Voices & Choices

City officials call for instant runoff voting in New York

City officials call for instant runoff voting in New York

At a press conference on the steps of City Hall, several New York City officials called on the Mayoral Charter Revision Commission to implement “instant runoff voting” (IRV, also known as ranked choice voting) for municipal elections. Brooklyn Borough President Eric Adams, Public Advocate Letitia James, Comptroller Scott Stringer and City Council Members Brad Lander, Antonio Reynoso and Ben Kallos told reporters and advocates that reforming the system will save taxpayers money and lead to better elections.

Some of the advocacy groups represented at the event included NYPIRG, Citizens Union, Reinvent Albany and the Fiscal Policy Institute.

James supported IRV when she was running for public advocate in 2013, a race that resulted in a runoff election.

“I am the face of instant runoff,” James said. “Let me remind you. I won a runoff election to the office of public advocate in 2013. That runoff cost between some estimates [of] $10 to $13 million in the city of New York. That is more than my budget, not just in one year but in four years—my entire first term.” She added, IRV is the “least expensive, most democratic option” and pushes candidates to appeal to all voters beyond their base.

Adams said turning away from runoff elections is the right thing for the city to pursue.

“Let’s make sure that the runoff election’s a thing of the past and let’s do it in the right way,” Adams said. “This makes sense, it saves dollars and cents.”

Stringer said in his 2011 race for comptroller that only 11 percent of voters came out. The turnout for the runoff was even more meager – 8.4 percent – and cost taxpayers $15 million. He also said there are too many primaries in New York, noting a congressional primary in June, primaries in September, three more in 2020 as we1l as the runoff elections for municipal seats.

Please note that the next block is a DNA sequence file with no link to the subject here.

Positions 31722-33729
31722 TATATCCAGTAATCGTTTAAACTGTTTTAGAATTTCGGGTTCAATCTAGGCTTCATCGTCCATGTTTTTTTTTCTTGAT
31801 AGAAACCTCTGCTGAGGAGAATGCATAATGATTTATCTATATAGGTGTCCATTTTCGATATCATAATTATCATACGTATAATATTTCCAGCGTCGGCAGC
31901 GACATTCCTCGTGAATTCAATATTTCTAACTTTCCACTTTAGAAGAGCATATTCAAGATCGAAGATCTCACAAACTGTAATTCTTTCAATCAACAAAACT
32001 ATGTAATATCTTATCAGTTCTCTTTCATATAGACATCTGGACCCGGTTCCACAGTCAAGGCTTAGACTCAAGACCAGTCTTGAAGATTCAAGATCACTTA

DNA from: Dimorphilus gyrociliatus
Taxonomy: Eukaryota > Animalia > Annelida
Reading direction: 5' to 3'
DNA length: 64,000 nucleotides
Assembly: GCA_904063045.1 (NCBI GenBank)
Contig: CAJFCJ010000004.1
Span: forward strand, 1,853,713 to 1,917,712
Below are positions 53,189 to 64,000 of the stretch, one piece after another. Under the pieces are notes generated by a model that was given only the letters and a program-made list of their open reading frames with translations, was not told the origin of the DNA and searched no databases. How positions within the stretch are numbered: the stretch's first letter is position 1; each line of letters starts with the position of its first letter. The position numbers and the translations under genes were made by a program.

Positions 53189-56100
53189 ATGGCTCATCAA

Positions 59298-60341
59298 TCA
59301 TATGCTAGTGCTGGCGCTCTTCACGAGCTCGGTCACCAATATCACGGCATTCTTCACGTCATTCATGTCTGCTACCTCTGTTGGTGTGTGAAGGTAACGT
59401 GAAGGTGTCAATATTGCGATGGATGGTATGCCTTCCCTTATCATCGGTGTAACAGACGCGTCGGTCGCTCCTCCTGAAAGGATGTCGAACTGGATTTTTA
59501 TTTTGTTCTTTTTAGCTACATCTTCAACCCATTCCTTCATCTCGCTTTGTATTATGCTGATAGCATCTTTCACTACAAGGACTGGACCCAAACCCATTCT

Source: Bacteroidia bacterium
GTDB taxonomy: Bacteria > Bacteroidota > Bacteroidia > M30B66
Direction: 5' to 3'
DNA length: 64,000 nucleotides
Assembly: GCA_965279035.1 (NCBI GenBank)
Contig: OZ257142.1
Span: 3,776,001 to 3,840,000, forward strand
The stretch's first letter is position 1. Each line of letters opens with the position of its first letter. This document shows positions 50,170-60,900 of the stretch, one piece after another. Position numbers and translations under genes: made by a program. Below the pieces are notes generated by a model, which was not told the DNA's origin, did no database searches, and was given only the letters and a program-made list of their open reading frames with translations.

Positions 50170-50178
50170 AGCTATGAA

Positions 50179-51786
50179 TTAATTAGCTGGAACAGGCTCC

“That is why instant runoff is a progressive leap to try to get the most bang for the buck in the primary and settle everything on that day or into the night,” he said.

The event was convened by FairVote and also included remarks from Board Member Hendrik Hertzberg and Deputy Outreach Director Grace Ramsey, who noted the Mayor’s charter revision commission is an opportunity for the city to empower voters with a greater voice at the ballot box.

“We have an incredible opportunity in New York City to improve the way we run our elections,” Ramsey said. “With the formation of the Mayoral Charter Revision Commission, they’ve been charged with assessing current structures and looking for ways to increase the voice of the voters.”

FairVote issued a press release containing statements from the event speakers, as well as Executive Director Rob Richie.

“It is clear that instant runoff voting increases democracy for all voters and for the voices of communities of color,” Richie said. “The voters electing their leaders will be more reflective of the city’s racial and ethnic makeup because older, whiter and wealthier voters are more dominant in the old-fashioned, delayed runoffs. IRV is a proven, common-sense, fiscally responsible means to increase voter participation and ensure all views are respected.”

Additional media coverage:

New York Daily News

New York Observer

Gotham Gazette

WCBS NewsRadio


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